The Authoritarians @ University of Manitoba

 

There is an easy way to test Altemeyer and one that does not involve self-reference. We can see whether his scale correlates to other scales. As I mentioned earlier...which seems to have gone unnoticed...John Ray early on tested this very thing by comparing Altemeyer to two seperate scales. The first which was set up to measure authoritarian behavior independent of politics and the second set up to measure "conservatism" independent of any notion of "authoritarianism". Altemeyer's test fails to correlate to alternative measures of "authoritarianism" (r=-0.049), but correlates strongly with alternative measures of conservatism. As John Ray points out, this means that Altemeyer's scale is simply a measure of conservatism and not at all a measure of authoritarianism.

 

Ultimately, it just points to the inherent bias in the questions and assumptions of Altemeyer's tests. His questsions are slanted with inherent presumptions of authoritarianism regarding "right-wing" positions and biased in such a way as that any politically left answer is presumed to be "non-authoritarian" while any politically right answer is presumed to be authoriarian. This is the worst sort of biased research, one where the experiments themselves are set up in such a way as to pretty much guarantee the desired outcome.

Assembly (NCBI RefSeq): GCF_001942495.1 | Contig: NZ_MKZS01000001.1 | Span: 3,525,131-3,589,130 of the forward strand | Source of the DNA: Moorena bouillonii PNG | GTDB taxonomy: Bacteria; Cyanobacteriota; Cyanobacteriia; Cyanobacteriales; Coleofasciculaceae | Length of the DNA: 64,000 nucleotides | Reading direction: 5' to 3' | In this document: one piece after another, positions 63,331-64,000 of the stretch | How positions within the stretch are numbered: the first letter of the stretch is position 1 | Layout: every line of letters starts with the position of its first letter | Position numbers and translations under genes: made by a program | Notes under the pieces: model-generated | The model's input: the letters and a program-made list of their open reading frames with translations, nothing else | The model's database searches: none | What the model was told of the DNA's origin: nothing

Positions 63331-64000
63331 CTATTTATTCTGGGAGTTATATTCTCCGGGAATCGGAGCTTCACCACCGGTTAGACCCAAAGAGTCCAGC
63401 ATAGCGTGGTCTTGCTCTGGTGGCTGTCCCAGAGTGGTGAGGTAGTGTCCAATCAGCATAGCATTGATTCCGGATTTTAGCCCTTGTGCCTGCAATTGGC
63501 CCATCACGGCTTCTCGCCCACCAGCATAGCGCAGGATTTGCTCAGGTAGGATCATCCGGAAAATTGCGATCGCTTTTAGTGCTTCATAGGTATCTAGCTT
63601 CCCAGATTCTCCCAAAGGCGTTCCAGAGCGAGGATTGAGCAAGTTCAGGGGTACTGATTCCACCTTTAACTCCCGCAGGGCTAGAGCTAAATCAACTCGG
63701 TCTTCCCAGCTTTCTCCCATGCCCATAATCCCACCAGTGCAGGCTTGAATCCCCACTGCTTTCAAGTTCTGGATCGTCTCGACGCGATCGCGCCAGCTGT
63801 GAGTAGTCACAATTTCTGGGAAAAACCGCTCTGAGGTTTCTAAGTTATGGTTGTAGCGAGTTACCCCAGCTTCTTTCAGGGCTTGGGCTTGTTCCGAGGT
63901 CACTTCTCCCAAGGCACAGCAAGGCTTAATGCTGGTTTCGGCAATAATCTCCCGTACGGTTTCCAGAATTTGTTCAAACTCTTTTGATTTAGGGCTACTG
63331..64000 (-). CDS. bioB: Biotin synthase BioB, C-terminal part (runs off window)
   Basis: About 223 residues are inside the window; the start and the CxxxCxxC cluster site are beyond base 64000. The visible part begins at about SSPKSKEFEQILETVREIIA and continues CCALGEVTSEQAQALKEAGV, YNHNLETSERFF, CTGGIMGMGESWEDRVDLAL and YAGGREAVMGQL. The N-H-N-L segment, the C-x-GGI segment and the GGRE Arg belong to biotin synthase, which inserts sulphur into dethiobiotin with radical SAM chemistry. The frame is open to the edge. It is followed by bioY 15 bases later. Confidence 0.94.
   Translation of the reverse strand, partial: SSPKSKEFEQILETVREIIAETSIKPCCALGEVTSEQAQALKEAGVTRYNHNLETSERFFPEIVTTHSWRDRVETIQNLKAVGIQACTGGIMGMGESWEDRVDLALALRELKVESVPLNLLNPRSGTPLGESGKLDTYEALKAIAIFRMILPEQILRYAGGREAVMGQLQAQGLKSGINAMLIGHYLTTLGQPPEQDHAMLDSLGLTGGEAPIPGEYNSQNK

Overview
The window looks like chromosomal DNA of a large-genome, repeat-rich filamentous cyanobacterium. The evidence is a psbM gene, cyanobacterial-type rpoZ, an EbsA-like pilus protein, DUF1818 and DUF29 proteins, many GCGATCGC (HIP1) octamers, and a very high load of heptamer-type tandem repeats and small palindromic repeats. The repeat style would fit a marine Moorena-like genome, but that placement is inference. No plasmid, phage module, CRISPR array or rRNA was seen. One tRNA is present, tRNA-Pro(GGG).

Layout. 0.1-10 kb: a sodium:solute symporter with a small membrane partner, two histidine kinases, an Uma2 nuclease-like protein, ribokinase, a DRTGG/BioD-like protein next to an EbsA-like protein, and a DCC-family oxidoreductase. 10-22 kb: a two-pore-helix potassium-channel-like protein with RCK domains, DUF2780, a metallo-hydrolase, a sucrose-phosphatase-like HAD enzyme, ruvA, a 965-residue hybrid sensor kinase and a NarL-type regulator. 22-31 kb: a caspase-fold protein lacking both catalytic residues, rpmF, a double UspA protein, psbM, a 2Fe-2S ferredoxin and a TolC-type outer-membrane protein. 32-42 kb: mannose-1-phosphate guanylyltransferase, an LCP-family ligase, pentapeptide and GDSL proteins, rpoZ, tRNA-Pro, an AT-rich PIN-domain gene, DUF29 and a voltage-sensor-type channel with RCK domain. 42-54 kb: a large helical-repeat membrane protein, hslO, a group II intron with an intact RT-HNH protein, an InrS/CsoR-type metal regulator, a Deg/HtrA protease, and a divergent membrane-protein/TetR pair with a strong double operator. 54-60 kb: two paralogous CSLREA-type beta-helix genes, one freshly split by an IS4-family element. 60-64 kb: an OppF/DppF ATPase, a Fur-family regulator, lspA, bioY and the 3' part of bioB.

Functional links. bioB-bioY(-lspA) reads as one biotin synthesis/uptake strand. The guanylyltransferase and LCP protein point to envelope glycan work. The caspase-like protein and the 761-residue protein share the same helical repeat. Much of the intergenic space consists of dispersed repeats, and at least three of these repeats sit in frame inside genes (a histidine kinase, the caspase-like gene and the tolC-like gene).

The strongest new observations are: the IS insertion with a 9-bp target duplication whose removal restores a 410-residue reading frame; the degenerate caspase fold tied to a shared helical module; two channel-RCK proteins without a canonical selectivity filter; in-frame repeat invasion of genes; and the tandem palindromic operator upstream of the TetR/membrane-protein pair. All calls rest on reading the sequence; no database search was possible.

Back on point, while I couldn't access Ray's particular article that chadn referenced, I did look into his bias. A few quotes from one of his pages sums it nicely.

 

Conservatism as Heresy

 

Ouch!

 

You are committing an ad hominem fallacy at the moment as well as an appeal to motive. John Ray's argument against Altemeyer's RWA scale is based on a testable comparison to alternative scales, all which are also published and peer-reviewed. My own arguments have been based on the nature of Altemeyer's scale and the questions themselves. It is legitimate to call into question the the wording of the questions and whether those questions are biased or slanted towards achieving a certain result, it is not a valid argument to dismiss Altemeyer on his own politics. You are attacking John Ray personally and whatever his politics may be rather than addressing the actual argument and methods he has used.